Theme and Variations, op. 3 (1922)
CD: Popov: Symphony No. 1, etc., London Symphony Orchestra, Leon Botstein (Telarc CD-80642)
The second week of this grand tour de Chostakovitch kicks off with another work for orchestra from the composer’s student days, the Theme and Variations, opus 3. The piece is also represented on the two-disc Rozhdestvensky reissue that I’ll be going to for the rest of the composer’s very early orchestral fare, but I want to note the LSO / Botstein disc because its account of Gavriil Popov’s first symphony makes it an extraordinarily worthy album. From a Shostakovich-centric standpoint, at first blush it seems calculated to make the young composer sound extremely derivative: On the one hand, the Theme and Variations stays within the current of late-19th-century Russian romanticism; on the other, Popov’s symphony (from 1934) appears as an inspiration and model for the brashness and large-scale organization of Shostakovich’s fourth symphony, which followed it closely. (Laurel Fay makes this comparison in a footnote in Shostakovich: A Life, and if memory serves Alex Ross states it more forwardly in The Rest is Noise.) After further listening and thought, though, Shostakovich’s fourth isn’t at all a mere knockoff of Popov’s first — it will be useful to listen through both symphonies side by side when I get there, to compare another promising contemporary talent whose career was apparently squelched by the state. And Shostakovich wrote the Theme and Variations, after all, when he was about sixteen and still honing his craft.
It’s a geeky comparison to make, but the Opus 3 sounds to me like orchestral arrangements of Nobuo Uematsu’s music from the Final Fantasy games — or, more aptly, both sound like they’re both aiming for the same innocuous, Romantic prettiness. (To note a couple of key differences, Uematsu’s stuff shows more Japanese pop influence and his orchestrators’ work is even more prosaic than Shostakovich’s still uncharacteristic instrumentation.) Shostakovich’s theme (sampled above) and the first few variations, which don’t stray very far from it, unfold pleasantly but without much inventiveness. I first perked up at the beginning of Variation V, which Botstein draws into a lovely, slightly tensed hush:
Variation IX, a bit later, reaches the work’s high-water mark of boisterousness:
The final two variations out of eleven do the most to mix up the meter and rhythm, and a fast-slow-fast finale ends the work with a bright, heavy-footed orchestral exclamation point. At fifteen minutes it is longer, and feels more developed, than the earlier student works. I don’t think it holds any interest outside of the context of Shostakovich’s later, celebrated career, but it makes a nice companion on this album to the substantial Popov symphony and Botstein directs it with the right level of warmth and high energy.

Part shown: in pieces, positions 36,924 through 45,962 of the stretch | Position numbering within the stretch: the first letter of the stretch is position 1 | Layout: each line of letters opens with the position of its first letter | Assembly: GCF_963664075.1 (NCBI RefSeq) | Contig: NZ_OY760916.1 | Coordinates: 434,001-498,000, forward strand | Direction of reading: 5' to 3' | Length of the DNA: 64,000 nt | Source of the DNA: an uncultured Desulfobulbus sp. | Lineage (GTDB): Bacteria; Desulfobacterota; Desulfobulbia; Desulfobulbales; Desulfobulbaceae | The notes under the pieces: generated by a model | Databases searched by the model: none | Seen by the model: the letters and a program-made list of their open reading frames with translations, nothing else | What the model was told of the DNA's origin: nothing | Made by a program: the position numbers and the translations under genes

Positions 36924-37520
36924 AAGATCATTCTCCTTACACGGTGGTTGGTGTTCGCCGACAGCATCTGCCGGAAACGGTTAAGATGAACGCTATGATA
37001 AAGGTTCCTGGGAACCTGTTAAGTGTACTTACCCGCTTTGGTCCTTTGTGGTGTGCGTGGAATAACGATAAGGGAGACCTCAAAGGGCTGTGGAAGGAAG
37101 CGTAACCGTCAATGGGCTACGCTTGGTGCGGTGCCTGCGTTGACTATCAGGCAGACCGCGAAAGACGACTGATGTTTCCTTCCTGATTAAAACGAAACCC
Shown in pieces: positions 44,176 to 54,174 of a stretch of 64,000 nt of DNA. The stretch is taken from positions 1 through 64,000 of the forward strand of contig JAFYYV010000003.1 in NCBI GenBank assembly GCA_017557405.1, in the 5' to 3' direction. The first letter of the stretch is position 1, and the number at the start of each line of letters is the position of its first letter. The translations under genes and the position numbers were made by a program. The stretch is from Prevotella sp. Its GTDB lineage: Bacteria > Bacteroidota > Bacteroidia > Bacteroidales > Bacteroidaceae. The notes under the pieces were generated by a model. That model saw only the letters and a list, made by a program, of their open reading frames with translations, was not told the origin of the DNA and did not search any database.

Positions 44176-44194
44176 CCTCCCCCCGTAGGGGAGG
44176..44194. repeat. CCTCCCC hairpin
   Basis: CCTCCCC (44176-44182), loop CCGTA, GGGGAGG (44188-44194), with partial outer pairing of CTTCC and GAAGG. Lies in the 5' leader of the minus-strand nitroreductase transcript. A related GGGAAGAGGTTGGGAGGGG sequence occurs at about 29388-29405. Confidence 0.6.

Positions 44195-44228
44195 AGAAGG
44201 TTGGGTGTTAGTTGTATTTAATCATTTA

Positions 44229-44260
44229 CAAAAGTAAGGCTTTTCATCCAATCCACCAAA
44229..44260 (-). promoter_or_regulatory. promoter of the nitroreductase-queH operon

I borrowed this disc from the Multnomah County Library, whose CD collection (like most big library systems I’ve used) has a good selection of Shostakovich’s bigger works, plus, helpfully, a couple of his more obscure ones. I say this as a pitch for, or maybe just a nostalgic remembrance of, using public libraries as a way to survey new-to-you music. For me this goes back to Northland Public Library in suburban Pittsburgh, where my brothers and I more or less systematically consumed the CD section’s classical albums (or at least the German and Russian late-Romantic works and, eventually, the 20th-century fare) when we were in high school. As web-based distribution of digital music continues to render CDs obsolete, I’m not sure how libraries’ mission to make it available to the public will square with commercial producers’ desire not to have content propagate completely beyond their control. (My little experience with library e-books, which seem expressly designed to make it hard to take them out into the world, doesn’t give me much hope, at least for the near future.) But browsing the aisles worked well for me, despite the grievous state of a lot of frequently checked-out library CDs (what in the world do the other patrons do to them, run them through the dishwasher?), and in the absence of a good online equivalent it’s still a good approach.